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15 things you didn’t know about playwright Ins Choi

By Christina Leadlay      
Canadian playwright Ins Choi P&I Illustration by Anthony Jenkins
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Ins Choi may not yet be a household name, but 2017 could be the year that changes.

Choi’s popular play, Kim’s Convenience, debuted as a comedy series on CBC television in 2016 with, on average, 933,000 viewers per episode, according to the CBC. The second season has been confirmed for this fall, and at time of publication, the staged version is touring once again. It’s now in Toronto and off to Montreal in March, and New York City in July.

But, the Toronto-based playwright and actor isn’t stopping there. Choi is developing a new self-titled concert show. Here, Choi tells P&I what inspires him, his favourite Korean tradition, and about camping his way along the fringe festival circuit.

These responses have been edited for style and clarity:

Where were you when the CBC called to say they wanted to turn your play, Kim’s Convenience into a television series?

I was in the playground of my children’s school, waiting to pick them up when I got the call. I was overjoyed and we went out for dinner to celebrate.

When you were a child, what did you want to be when you grew up?

My father was a preacher, so for a bit I wanted to be a preacher. But then I grew out of that phase and wanted to be a professional ninja. In high school I wanted to be professional skateboarder, but I wasn’t very good. Then I wanted to run a comic book shop, but I didn’t have that many comic books, so my shop would suck. Hence, I went into acting.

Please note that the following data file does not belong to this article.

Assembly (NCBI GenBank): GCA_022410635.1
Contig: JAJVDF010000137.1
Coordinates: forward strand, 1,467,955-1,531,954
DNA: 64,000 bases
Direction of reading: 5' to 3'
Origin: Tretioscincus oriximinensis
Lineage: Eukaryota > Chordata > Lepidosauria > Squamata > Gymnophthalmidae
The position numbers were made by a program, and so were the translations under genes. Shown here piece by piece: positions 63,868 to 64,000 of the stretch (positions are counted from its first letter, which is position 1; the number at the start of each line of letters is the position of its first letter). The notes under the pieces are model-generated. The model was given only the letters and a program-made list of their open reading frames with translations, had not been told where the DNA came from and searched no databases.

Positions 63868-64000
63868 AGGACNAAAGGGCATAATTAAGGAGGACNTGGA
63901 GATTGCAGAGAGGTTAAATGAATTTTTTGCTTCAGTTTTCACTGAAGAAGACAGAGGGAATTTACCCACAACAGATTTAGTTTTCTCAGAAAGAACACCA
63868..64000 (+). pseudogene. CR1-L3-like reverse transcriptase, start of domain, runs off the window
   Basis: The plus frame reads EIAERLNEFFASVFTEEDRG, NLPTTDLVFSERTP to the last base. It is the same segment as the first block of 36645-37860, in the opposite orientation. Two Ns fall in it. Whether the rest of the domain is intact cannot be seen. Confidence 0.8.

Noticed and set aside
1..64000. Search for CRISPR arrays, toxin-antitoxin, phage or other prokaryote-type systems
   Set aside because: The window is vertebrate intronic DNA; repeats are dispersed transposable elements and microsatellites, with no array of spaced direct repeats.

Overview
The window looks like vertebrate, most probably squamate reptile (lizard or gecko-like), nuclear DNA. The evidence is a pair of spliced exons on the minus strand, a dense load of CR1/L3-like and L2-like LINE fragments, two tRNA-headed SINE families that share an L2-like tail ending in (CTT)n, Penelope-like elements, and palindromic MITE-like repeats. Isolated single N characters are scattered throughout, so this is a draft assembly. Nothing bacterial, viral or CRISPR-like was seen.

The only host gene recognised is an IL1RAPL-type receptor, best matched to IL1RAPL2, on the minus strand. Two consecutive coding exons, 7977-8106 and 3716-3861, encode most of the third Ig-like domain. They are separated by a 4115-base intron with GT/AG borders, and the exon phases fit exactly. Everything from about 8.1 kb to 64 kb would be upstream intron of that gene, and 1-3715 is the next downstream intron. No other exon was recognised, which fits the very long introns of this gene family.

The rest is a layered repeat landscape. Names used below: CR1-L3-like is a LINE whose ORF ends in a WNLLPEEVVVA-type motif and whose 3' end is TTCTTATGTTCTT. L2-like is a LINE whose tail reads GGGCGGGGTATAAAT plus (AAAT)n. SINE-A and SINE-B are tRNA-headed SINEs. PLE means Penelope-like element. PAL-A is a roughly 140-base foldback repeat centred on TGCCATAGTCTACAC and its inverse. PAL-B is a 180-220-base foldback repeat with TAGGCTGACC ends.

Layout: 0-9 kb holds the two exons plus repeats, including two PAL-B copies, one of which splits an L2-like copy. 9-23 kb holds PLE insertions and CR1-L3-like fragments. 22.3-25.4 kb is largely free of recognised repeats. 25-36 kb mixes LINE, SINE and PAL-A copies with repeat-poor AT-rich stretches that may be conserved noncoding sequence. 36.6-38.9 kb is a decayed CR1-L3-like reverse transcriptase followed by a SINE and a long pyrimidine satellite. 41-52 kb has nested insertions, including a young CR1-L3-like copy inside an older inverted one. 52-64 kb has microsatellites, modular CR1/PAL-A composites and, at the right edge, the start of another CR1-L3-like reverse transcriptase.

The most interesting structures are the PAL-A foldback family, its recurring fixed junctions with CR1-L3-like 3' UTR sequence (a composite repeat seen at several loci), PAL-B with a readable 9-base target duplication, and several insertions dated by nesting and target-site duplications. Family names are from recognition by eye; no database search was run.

Coffee or tea?


What’s the best trip you’ve ever taken?

In summer 2015 my wife, children, and I travelled from campsite to campsite from Toronto, to the Winnipeg Fringe Festival, and
to the Edmonton Fringe Festival. I performed my solo show, Subway Stations of the Cross, at those festivals. Trip highlights included elks in Banff, bears in Killbear Provincial Park, dinosaurs in Drumheller, and lying on picnic tables in our sleeping bags watching shooting stars at night.

What were you known for in high school?

I think I was pretty unknown. But if I was known for anything, I think it would be for my long bangs and the group of Asian skaters I rolled with.

Cats or dogs?

Dogs. But if we lived in the country, chickens for sure—maybe some sheep.

What is your favourite book?


Everyone has a vice. What’s yours?

Lagavulin scotch.

What’s the best thing about your job?

Working with creative, smart, considerate, and funny people. Also [having] the fortune of walking my kids to school and sometimes picking them up, too.

Early bird or night owl?

Night owl.

Best advice you’ve ever received?

Be still.

What’s your favourite Korean tradition?

On New Year’s Day, my family and my two sisters’ families all go to our parents’ place for dinner. We get dressed up in traditional Korean outfits (Hanbok) and perform a bowing ritual (Sebe) where we receive blessings for the upcoming year from my parents.

We then feast on rice cake and dumpling soup (Dduk Mandoo Guk) that my mom makes. It’s so good. After dinner, we play a few rounds of this Korean board game (Yoot No Lee), which involves sticks thrown into the air, pieces moved around a board, teams chanting, cheering, a few injuries, and dancing for some reason.

What is your proudest accomplishment?

Watching the first episode of Kim’s Convenience with my children, knowing that seeing Asians on Canadian television will be normal for them.

What is your main source of inspiration?

God: creating the universe using words; my children: creating worlds with our imaginations; and my wife: creating order in our home.

Where do you see yourself in five years?

Writing the sixth season of the TV show Kim’s Convenience and touring my concert show idea that I’m currently working on: INS CHOI: Songs, Stories and Spoken words. 

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